Over the last two days, President Donald Trump provided more evidence that he doesn't entirely understand the health care bill his administration is urging Republicans to pass. In a one-on-one interview, John Dickerson of CBS News took the sadly unusual tack of asking Trump to explain what was in the American Health Care Act (AHCA). Trump couldn't do it. That's a real problem for those who want to see better policy put in place.
"We've made many changes to the bill," Trump told Dickerson, "We now have preexisting conditions in the bill." Trump made the same claim again when speaking to Bloomberg News on Monday. "I want it to be good for sick people," he told Bloomberg. "It is not in its final form right now. It will be every bit as good on pre-existing conditions as Obamacare."
But the recent changes to the bill would have allowed states to obtain a federal waiver to opt-out of community rating, the key regulation governing what are commonly described as Obamacare's preexisting conditions rules. In order to obtain that waiver, states would have to set up a high-risk pool—a government funded insurance plan for individuals with expensive medical conditions—but the Manhattan Institute's Chris Pope notes, those risk pools have historically been underfunded and expensive for enrollees. In addition, as the Cato Institute's Michael Cannon notes, the waivers are structured in a way that would likely accelerate the meltdown of the individual insurance market in states that applied for them. The bill has been changed, yes, but not in ways that add or reinforce Obamacare-style preexisting conditions protections, as Trump claimed.
Trump also told Dickerson that, "We're taking across all of the borders or the lines so that insurance companies can compete," presumably a garbled reference to allowing health insurance to be sold across state lines. On the campaign trail, Trump often repeated the mantra that he wanted to get rid of "lines around the states," though it wasn't clear he fully understood what this meant.
But there's no provision allowing for the sale of insurance across state lines. When Dickerson pointed this out, Trump said that it would be in the "second phase"—which has, in the most charitable interpretation, been described as a series of regulatory changes made by the administration after the primary bill is signed into law.
It is a problem that Trump doesn't understand the bill his administration wants so desperately to pass. It means that Trump can't describe the bill with clarity or accuracy, and that as a result it's impossible to believe what he does say. It also means that Trump doesn't really know what makes the bill good or bad, and how to negotiate towards something better. And it makes the already-difficult politics of health care reform even tougher, since Trump can't effectively haggle over the individual sticking points in a bill he can't describe.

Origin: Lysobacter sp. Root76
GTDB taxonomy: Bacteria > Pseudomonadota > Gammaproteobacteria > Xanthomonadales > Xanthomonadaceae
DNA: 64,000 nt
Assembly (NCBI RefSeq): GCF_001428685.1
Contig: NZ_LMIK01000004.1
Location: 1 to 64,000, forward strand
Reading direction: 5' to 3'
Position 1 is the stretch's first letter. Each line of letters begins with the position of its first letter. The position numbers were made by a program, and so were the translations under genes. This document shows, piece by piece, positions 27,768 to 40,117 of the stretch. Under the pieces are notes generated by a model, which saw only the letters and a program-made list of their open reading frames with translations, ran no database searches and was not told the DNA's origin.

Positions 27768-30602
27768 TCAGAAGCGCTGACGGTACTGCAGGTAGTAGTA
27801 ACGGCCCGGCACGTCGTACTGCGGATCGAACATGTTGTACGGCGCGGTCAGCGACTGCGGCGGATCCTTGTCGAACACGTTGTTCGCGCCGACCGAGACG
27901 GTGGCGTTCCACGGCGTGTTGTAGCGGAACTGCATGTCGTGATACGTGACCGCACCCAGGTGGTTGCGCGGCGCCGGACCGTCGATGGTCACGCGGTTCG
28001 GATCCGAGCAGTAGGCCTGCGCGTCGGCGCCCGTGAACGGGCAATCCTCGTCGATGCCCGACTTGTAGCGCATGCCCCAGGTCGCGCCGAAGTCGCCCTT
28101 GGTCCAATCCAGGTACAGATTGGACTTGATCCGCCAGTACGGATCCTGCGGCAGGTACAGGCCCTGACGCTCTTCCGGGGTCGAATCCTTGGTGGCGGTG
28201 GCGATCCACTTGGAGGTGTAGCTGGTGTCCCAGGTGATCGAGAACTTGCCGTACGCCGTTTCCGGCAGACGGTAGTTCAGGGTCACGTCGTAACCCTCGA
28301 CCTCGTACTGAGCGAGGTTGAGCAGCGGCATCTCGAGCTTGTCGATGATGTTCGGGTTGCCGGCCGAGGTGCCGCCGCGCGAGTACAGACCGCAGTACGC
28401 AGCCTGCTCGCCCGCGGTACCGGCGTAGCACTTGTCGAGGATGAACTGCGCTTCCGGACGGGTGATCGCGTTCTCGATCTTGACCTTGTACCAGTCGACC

Trump's ignorance was a factor in the failure of the bill back in March. At the time, according to Politico, Trump urged Republicans wary of voting for the bill to "forget about the little shit," and to "focus on the big picture." Those Republicans found it difficult to deal with someone who could not focus on the details that concerned them. In health policy, the big picture is a bunch of little shit.
Trump's continued ignorance about the policy details should worry House Republicans, who are being pressured by the president and his team to support deeply unpopular legislation that the president doesn't himself understand. (That problem will be compounded and repeated if the bill eventually manages to clear the House, because the Senate is all but certain to significantly alter the legislation, and because those alterations are likely to shatter whatever fragile consensus may exist in the House.)
In a way, Trump's inability to understand the bill means that he cannot really be said to support it, or at least that his support is far from stable. Privately, Trump has questioned whether or not the bill is worthwhile. During the initial push to pass the bill, Trump sometimes expressed his anxiety about the bill's merits, according to The Washington Post. He did not possess sufficient understanding of its particular to judge its quality for himself, so he repeatedly asked his aides, "Is this really a good bill?" If you have to ask, the answer is probably no.